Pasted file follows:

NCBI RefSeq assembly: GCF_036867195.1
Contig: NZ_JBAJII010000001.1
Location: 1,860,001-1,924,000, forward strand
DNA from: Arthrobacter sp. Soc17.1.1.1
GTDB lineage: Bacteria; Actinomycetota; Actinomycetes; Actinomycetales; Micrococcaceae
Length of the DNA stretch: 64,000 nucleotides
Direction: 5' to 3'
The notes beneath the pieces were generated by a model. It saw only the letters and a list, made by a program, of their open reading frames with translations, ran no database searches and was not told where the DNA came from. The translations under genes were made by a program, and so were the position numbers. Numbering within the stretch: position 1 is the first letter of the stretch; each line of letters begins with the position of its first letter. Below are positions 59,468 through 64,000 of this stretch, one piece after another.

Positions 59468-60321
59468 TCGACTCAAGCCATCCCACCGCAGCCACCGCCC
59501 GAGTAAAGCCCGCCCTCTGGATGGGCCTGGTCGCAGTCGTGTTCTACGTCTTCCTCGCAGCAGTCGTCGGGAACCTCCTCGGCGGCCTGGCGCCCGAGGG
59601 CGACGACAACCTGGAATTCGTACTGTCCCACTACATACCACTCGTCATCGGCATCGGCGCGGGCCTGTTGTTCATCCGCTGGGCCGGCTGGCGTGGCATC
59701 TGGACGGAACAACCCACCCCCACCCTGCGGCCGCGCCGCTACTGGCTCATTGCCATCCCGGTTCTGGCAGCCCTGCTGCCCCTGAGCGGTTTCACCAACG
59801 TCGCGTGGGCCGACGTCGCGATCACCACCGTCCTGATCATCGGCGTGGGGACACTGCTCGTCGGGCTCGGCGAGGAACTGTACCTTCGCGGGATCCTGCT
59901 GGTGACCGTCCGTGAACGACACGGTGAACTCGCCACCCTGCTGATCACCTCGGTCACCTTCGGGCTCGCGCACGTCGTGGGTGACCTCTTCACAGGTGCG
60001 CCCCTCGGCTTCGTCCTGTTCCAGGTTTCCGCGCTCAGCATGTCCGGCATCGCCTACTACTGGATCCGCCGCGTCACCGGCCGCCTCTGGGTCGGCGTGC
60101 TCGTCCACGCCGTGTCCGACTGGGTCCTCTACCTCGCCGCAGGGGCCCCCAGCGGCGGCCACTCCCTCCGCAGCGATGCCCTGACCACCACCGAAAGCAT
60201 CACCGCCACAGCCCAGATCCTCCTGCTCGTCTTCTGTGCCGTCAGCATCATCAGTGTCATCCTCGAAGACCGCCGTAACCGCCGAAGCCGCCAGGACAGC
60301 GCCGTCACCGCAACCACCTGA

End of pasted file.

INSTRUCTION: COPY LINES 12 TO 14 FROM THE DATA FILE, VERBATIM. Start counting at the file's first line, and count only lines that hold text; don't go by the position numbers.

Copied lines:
59601 CGACGACAACCTGGAATTCGTACTGTCCCACTACATACCACTCGTCATCGGCATCGGCGCGGGCCTGTTGTTCATCCGCTGGGCCGGCTGGCGTGGCATC
59701 TGGACGGAACAACCCACCCCCACCCTGCGGCCGCGCCGCTACTGGCTCATTGCCATCCCGGTTCTGGCAGCCCTGCTGCCCCTGAGCGGTTTCACCAACG
59801 TCGCGTGGGCCGACGTCGCGATCACCACCGTCCTGATCATCGGCGTGGGGACACTGCTCGTCGGGCTCGGCGAGGAACTGTACCTTCGCGGGATCCTGCT